Back-To-Basics Mathematics Movement: Re-Imagining The Classroom as a Sweatshop with Victorian Swagger.
October has been a bountiful harvest of some amazing mathematical experiences/memories. I was in New York for the launch of Global Math Week and gave a 5 minute IGNITE Talk with the following title.
Quite unintentionally, this has become my personal narrative in math education. I’ve already gone bust once, so I have developed resilience to see this through to the end.
After New York, I gave keynotes in Georgia and Alberta that surfed this theme of human connection — which is the heart and soul of The Global Math Project. And, just this past week, I spent a whole morning working with some absolutely delightful students and teachers at a school in Massachusetts.
However, while I try to keep both eyes on the positive movements in math education, I feel that I must keep a watchful eye on some of negative movements which are handcuffing the progression of mathematics to this higher purpose. In both the US and Canada, this movement is a false response to the current ideas being adopted in math education. The “Back-to-Basics” movement, in a few short years, has turned the word “discovery” — NOT even used in curriculum documents — into a pejorative, to be hurled like tomatoes at anyone that doesn’t get an erection from long division. Who the hell asks for long division in 2017? It’s the slowest and most painful algorithm to arrive at the correct answer — which really all that it is. Not one kid in the history of education ever has made the connections of division in this schoolhouse procedure. You are better off using a calculator, being done with it, and moving on to the next round of tedium. And, really who would ever care about what 637824 divided by 302 is — unless there is some deeper understanding to unpack. Oh, by the way, that question can be done and understood with 30 M&M candies in grade 3….but, that’s none of my business.
Tara Houle, who I think is in charge of BC Math Education — or, at least, that’s what her Twitter handle tells me — wrote a provocative piece about the woes of contemporary math education. It’s an awesome read. This excerpt could have been written by The Onion staff — how will they solve quadratic equations if they haven’t added fractions??? Did someone order a 25 car pile up?
That’s nothing. When the Globe and Mail published my article about quitting, feeling unhappy with teaching math, and falling destitute, Tara Houle offered this classy response:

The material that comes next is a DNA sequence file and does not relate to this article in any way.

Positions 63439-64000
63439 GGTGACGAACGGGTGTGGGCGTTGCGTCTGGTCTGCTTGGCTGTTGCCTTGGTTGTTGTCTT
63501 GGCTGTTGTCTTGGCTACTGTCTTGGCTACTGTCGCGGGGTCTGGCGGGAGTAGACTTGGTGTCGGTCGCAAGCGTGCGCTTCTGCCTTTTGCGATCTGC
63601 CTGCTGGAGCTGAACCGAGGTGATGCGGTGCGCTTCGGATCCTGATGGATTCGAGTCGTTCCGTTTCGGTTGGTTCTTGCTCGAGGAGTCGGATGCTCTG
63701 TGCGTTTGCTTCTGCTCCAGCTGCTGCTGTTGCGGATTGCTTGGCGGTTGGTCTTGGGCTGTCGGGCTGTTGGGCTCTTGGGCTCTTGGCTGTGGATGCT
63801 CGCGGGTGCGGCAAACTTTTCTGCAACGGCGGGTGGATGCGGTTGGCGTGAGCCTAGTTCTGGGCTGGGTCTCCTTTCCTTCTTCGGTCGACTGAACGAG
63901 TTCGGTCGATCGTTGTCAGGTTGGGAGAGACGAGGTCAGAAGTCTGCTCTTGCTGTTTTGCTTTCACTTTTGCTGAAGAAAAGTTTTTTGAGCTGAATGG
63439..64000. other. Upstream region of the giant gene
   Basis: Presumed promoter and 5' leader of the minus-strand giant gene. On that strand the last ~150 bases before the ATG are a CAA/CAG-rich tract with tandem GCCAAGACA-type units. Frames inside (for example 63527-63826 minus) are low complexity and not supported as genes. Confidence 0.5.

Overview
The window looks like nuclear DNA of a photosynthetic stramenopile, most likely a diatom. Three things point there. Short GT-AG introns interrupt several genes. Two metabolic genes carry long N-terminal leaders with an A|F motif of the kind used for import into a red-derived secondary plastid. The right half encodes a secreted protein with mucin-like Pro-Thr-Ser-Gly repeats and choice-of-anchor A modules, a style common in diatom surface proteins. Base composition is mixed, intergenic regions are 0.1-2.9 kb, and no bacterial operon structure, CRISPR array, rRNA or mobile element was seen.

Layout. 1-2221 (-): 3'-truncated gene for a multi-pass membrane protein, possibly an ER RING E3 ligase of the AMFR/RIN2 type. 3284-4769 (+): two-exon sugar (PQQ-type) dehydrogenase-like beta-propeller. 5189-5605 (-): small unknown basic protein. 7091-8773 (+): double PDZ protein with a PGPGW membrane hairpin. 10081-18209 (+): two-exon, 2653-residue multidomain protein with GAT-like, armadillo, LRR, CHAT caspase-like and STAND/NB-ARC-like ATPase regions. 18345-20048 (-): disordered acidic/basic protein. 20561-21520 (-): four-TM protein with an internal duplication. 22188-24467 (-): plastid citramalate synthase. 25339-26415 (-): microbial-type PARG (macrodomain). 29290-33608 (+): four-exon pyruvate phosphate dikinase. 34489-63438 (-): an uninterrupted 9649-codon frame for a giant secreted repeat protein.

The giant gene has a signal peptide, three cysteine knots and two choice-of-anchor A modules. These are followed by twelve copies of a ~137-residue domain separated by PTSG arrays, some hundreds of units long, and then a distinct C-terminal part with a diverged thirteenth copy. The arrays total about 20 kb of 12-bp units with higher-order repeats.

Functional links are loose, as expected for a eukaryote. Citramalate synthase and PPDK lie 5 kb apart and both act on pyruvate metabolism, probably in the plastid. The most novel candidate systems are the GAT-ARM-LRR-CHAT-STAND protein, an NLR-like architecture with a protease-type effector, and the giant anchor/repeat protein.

If the Back-To-Basics folks were a benign force, I would not be wasting a nickel of my time on them. Unfortunately, they are quite the nasty crew, who don’t want dialogue/discussion — they simply want “rithmetic” reinstalled in all classrooms ASAP. Don’t bother bringing tea and biscuits. They will throw the tea in your face and use the biscuits as future nunchucks.
Dancing backwards on the head-of-a-pin to the most painful polka music, the BTB folks bring the narrowest domain of pedagogy to the table — trumpeting a desire to go back to the most arid mathematical soil. So what has been fertilizing their cause? Fear, political checkers, character assassinations of many outstanding math educators(including James Tanton), and purported elixirs of more testing/memorizing. Throw in some of the most arrogant and dividing voices, and you have something on the order of The Gong Show meets Area 51.
And yes, lots and lots and lots of good ol’ bullshit has fertilized their movement.
No, seriously. They NEVER speak about mathematics in the light of the words below.
I think their word cloud would look something like this:
Maybe others have the patience to drive back and discuss ideas that were rightfully rejected when children — like myself — failed to weave together conceptual fluency with the required factual and procedural fluency.
I don’t. I have just enough time to send them this Molotov cocktail of easy satire — with much love, of course.
I hope this blog gets passed around at their angry meetup in Toronto next month, Research Ed. As their temperatures boil, I will most likely rereading this book:
Now please leave mathematics to those that love the subject and don’t see it as some time spent in math hell just to solve mindless problems with mindless aims. Let me know when you think kids learning game theory and voting mathematics might a good idea in school. You know, to deconstruct unfair lotteries and insurance and understand the conflicts of the mechanics of voting. But, yes, continue pressing kids to learn long division and solve quadratic equations…zzzzzzzzzzzzzzzzzzzzzzzzzzzzzzzzzzzzzzzzzzzzz